You are not separate from the whole. You are one with the sun, the earth, the air. You don’t have a life. You are life. ~Eckhart Tolle
Is your world big or small? Because, often that’s a matter of perspective. For example, do you feel like your entire being is trapped sometimes behind the cartesian grid of your mind?
A lot of us are blessed and cursed with a linear mind.
That kind of sensibility is great because it grounds you solidly in the rational world. But it can keep you blinkered in other ways, limiting your ability to flow and cutting you off from the big picture.
Meditation can do wonders to change that. It expands our minds and broadens our perspective to include aspects of reality and the human experience that don’t fit so neatly on that cartesian map of reality.
Taming Your Crazy Mind with Ted Saad
In this mulit-part episode of The OneMind Meditation Podcast, we interview long-time meditator Ted Saad.
In Part 1, Ted describes the slow but steady transformation which meditation has wrought on his being. Chief among the benefits we discuss, is how meditation helped him tame his crazy mind.
Once upon a time, Ted shares how he suffered from an overly linear and analytical mind which often led to anxiety and melancholy. Through meditation, his creative sensibilities awakened and his mind started working more holistically.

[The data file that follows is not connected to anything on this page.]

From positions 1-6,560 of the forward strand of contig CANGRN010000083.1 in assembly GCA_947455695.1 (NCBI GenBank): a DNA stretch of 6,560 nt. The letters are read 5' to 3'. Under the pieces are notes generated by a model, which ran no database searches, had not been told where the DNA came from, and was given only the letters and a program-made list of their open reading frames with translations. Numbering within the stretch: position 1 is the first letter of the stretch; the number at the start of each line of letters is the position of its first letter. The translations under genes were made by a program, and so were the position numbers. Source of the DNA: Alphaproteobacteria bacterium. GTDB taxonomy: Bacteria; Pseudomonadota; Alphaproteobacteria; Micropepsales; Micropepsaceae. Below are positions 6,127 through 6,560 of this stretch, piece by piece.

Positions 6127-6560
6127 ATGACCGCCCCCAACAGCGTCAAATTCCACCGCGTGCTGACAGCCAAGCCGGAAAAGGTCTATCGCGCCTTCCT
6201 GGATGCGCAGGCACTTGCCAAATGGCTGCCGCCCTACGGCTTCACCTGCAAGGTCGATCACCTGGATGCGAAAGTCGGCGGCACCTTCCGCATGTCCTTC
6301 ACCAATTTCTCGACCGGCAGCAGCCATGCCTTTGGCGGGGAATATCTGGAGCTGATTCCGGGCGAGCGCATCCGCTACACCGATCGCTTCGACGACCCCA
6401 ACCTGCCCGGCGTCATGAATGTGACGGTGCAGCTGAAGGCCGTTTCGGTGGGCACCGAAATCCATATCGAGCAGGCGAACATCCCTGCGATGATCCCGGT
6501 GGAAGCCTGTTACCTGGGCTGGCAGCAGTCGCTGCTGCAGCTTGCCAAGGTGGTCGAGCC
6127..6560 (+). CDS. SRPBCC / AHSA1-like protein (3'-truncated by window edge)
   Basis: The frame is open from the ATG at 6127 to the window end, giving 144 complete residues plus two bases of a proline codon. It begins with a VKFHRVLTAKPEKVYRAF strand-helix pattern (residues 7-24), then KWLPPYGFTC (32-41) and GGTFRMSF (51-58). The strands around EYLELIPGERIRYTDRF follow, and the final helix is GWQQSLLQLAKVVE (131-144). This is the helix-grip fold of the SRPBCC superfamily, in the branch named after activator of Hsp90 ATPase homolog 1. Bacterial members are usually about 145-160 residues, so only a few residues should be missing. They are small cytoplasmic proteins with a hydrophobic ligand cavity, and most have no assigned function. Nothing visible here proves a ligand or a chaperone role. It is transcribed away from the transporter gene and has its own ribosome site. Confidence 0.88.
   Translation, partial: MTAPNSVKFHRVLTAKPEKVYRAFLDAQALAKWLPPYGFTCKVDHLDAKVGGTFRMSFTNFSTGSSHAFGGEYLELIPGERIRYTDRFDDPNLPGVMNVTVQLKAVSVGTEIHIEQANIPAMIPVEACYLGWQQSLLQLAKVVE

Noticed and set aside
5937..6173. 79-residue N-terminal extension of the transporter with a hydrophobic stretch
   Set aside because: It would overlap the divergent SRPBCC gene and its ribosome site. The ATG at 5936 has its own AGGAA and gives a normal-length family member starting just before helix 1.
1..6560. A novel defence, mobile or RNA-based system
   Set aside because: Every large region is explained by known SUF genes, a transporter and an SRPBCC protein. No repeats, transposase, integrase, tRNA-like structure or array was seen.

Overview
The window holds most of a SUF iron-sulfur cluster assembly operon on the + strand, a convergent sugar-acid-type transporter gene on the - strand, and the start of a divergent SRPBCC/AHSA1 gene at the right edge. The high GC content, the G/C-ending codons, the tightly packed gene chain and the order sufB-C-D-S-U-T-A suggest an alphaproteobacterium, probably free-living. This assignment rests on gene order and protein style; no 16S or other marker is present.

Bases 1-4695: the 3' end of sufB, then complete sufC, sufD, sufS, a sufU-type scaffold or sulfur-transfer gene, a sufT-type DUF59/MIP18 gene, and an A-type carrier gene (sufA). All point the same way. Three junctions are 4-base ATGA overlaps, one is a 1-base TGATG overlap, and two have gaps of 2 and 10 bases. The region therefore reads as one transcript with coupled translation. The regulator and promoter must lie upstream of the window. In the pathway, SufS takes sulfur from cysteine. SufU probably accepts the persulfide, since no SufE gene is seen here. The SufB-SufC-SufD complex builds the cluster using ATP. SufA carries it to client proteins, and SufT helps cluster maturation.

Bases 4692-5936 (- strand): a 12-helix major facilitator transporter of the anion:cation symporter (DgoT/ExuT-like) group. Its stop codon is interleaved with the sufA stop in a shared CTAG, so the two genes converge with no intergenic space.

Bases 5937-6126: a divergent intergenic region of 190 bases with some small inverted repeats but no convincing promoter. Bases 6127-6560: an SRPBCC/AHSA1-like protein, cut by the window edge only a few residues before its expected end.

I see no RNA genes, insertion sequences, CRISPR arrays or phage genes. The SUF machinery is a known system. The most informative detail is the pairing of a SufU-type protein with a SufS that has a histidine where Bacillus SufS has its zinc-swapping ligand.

According to Ted, a daily meditation habit helps us create space around the stories and narratives we carry around about who we are. And that process makes room for us discover a deeper ground of self, which he refers to as our “true nature.”
In Part 2, we explore the relationship between meditation and Integral Theory—an elegant map of human development pioneered by the philosopher Ken Wilber.
In part 1 of this episode, Ted and I discuss:
- How meditation helps you deal with a wily and crazy mind
- Why it’s important to examine the stories we tell ourselves about who we are
- How to let go of attachment to the objects in our mind
- What we mean by the idea of our “true nature”
- What it means to have an experience of our true nature vs becoming stable in that part of ourselves
How meditation helps reduce anxiety, depression, and melancholy
Why you can’t always measure the things that are most important in meditation
- If you enjoyed this podcast, you may also like our Meditation for Life Mini Course
- Learn more about our free awareness meditation course, How To Free Your Mind & Discover Deep Peace
- Take a self-paced introduction to Meditation, explore the Core Training Program
- Leave us a rating & review on iTunes
(Photos via Flickr CC:Giuseppe Chirico)
david fisher says
Interesting interview looking forward to the part 2
Morgan Dix says
Great and thanks David. I think you’ll enjoy it. Please do let me know!
Germaine Jacob says
This summer I finally read Ken Wilber’s book, ‘A Brief History of Everything’. I enjoyed your interview with Ted Saad and look forward to the second part on Integral Theory. Perhaps it will help me to understand better the connection between meditation and Integral Theory. Thank you, Morgan and
Morgan Dix says
That’s great Germaine. It certainly can be some dense stuff. We try and keep it as simple as possible and use very broad brush strokes. I think you’ll enjoy the part where we discuss the relationship between meditation and different states of consciousness. All my best to you, Germaine.
Good sharing, meditation not only helping us relax and mindful, while also improve our wisdom. I learned meditation from a guru with over 30 years’ experience, he is Ajahn Wimoak.